Instead of driving everywhere, they are walking. They are taking the stairs. They also do many things by hand like chopping wood or keeping up with hobbies that require them to use their hands. Many centenarians have taken to gardening and growing their own vegetables as well.
Maintaining a state of calm, having lower stress and finding purpose in one’s life were consistent findings across the centenarians studied in the five Blue Zones.
Instead of sitting in front of a screen at the end of the day to decompress, many choose to unwind by socializing, dancing and even drinking together. Many also belong to faith-based communities and devote time to their beliefs and congregations.
People living in Blue Zones tend to eat a plant based diet and surprisingly, they will also drink one or two glasses of wine per day while socializing. They eat in moderation, eat slowly and respond to their body’s cues that they are full and are not consistently overeating.
Why is Portugal uniquely positioned to be next Blue Zone?
Portugal’s Mediterranean climate, emphasis on community, and diet rich in fresh fish, vegetables, and olive oil, already has many of the Blue Zone factors in play.
The Portuguese lifestyle, with its slower pace, emphasis on family, and love for the outdoors, aligns perfectly with the Blue Zone ethos.
Potential Blue Cities in Portugal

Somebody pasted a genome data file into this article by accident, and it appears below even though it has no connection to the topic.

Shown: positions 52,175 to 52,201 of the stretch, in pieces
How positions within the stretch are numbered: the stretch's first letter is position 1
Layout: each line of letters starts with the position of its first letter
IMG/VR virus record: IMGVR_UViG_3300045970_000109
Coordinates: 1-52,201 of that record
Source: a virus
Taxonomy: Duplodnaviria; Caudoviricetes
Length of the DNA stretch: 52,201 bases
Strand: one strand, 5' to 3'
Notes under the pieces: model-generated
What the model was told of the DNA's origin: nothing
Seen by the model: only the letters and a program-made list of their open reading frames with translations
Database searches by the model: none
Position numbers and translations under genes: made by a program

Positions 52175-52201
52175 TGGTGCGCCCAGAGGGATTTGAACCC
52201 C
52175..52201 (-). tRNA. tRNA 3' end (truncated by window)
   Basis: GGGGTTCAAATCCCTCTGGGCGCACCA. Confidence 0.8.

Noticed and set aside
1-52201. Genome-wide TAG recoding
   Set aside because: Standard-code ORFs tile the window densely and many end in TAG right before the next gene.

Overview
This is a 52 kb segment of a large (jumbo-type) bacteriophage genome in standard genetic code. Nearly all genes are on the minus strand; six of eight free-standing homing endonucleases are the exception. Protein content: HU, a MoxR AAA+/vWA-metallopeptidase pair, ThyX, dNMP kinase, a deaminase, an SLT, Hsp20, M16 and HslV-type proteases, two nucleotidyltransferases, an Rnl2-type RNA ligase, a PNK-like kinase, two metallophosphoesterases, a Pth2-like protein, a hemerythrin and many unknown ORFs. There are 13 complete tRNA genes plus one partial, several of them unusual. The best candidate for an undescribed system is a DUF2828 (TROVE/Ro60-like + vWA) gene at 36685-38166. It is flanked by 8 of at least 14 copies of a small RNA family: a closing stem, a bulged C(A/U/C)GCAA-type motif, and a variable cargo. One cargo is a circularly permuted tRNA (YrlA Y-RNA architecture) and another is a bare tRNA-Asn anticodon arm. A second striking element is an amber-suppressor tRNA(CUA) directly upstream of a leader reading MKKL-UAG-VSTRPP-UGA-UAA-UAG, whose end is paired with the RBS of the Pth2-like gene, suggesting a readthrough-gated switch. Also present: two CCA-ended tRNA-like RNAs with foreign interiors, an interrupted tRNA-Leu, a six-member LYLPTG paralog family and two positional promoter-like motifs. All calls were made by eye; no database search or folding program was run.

While Portugal is beautiful from north to south, certain communities stand out as potential Blue cities. Cities like Porto, with its active waterfront and tight-knit neighborhoods, or Faro, with its fresh seafood and sun-soaked streets immediately come to mind. But one city, in particular, captured my attention: Cascais (pronounced like Kash-Ki-shhhh)
The Cascais Experiment
I spent some time in Cascais trying to better understand its potential for becoming a Blue Zone. With its stunning beaches, historic sites, and active community life, it seemed like a perfect candidate.
I walked along the city observing and interacting with locals, and came upon the finish of a race. It was the Cascais Swim Challenge, an open water swimming challenge with distances up to 20 kilometers (!!!) and several competitors in their 60s (!!!). I found a park with live Fado music and several people simply dancing in the sunshine.
Its proximity to the sea ensures a diet rich in fresh seafood and the city's layout encourages walking as the preferred method of transportation. Cascais’ vibrant community events ensure that residents are always engaged, both physically and mentally. All these elements combined point towards Cascais being on the right track to officially becoming a Blue Zone.
The Expat Boom
Cascais has seen a surge of expats in recent years and I can see why.
Its charm, combined with the health benefits of living there, makes it an attractive destination.
Many expats I spoke to mentioned that they appreciate the healthy Portuguese lifestyle, the sense of community, and of course, the stunning beauty of Cascais.